Poets.org sent me an e-mail the other day announcing Marvin Bell as the selected judge of the 2010 Walt Whitman Award. From there I began reading about Mr. Bell. Born in 1937 in NYC, he holds a B.A. from Alfred University, an M.A. from the University of Chicago, and an M.F.A. from the University of Iowa. He's an intelligent man, there's no doubt about that. I went on to read a brief write-up of his accomplishments, but then moved on to getting into what it was that really interests me: His writing. One particular poem I took note of was Around Us (below). I read it. Enjoyed it. Reread it. Enjoyed it even more. And I'm sure I'll read it many times over, each time picking up some slight nuance that went undetected before.
We need some pines to assuage the darkness
when it blankets the mind,
we need a silvery stream that banks as smoothly
as a plane's wing, and a worn bed of
needles to pad the rumble that fills the mind,
and a blur or two of a wild thing
that sees and is not seen. We need these things
between appointments, after work,
and, if we keep them, then someone someday,
lying down after a walk
and supper, with the fire hole wet down,
the whole night sky set at a particular
time, without numbers or hours, will cause
a little sound of thanks--a zipper or a snap--
to close round the moment and the thought
of whatever good we did.
Now, I don't consider myself a writer. I write. But I am not a writer. "Remember, a writer writes, always," is a memorable quote from the movie Throw Mama from the Train. It's true. I write. But I don't write every single day. (Okay, well I do, but not in the same capacity as a writer.) Anyway, I do share some similarities with those who label themselves as writers, so I found a particular piece written by Bell to be one I could relate to, i.e., that the quasi writer in me could relate to: The 'Technique' of Rereading.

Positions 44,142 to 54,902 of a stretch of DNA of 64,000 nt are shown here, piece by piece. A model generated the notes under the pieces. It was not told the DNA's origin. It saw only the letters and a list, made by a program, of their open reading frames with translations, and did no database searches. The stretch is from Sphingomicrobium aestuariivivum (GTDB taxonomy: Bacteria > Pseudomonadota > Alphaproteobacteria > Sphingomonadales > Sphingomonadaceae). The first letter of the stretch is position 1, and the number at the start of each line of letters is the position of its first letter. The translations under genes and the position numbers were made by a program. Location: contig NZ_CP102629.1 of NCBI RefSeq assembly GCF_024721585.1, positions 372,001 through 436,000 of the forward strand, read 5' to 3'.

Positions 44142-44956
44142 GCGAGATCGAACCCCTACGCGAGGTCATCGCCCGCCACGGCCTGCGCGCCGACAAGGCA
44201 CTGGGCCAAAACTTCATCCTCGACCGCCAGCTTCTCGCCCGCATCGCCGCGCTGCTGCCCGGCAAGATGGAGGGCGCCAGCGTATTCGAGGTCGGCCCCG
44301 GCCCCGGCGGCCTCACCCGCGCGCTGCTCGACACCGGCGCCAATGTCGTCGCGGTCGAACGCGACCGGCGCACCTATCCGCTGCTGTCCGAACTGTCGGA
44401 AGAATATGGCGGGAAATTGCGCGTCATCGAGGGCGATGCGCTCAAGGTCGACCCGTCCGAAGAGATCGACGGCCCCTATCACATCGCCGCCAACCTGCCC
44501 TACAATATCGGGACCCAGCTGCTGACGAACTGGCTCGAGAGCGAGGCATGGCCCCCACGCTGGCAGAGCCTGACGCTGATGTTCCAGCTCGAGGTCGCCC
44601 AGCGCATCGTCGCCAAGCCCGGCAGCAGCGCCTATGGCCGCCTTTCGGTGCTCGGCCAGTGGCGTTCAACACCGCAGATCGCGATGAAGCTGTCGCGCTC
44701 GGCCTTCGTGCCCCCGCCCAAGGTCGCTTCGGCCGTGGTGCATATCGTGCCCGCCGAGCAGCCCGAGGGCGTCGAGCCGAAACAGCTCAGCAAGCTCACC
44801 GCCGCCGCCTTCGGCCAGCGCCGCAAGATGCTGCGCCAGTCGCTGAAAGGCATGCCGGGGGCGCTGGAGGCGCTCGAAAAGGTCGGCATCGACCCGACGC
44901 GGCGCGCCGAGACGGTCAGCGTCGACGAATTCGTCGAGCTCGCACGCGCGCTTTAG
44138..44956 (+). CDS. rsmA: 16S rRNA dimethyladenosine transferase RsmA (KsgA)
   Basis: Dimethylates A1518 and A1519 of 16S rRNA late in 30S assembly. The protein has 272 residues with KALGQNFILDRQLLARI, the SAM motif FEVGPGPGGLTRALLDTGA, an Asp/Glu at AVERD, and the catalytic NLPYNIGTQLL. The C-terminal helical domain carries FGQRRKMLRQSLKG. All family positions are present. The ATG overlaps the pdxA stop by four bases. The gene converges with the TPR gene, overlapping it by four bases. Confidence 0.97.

"God knows, there exist more techniques for writing than are usually acknowledged...You smoke or drink coffee. You don't smoke or drink coffee. Like Hart Crane, you drink cheap wine and play Ravel's "Bolero" on the phonograph. You walk about. You pull your hair. You eat your beard."
This particular piece is directed to the poet; however, a poet is a writer too, no? Either way, whether you consider yourself a poet, a writer or whether you fall somewhere in between or even off to the side, I think you'll be sure to get something from reading it. For me, I'll be reading it over again shortly. Without rereading, and once again, rereading, one is bound to miss something. Quite possibly even the most profound lesson to be learned.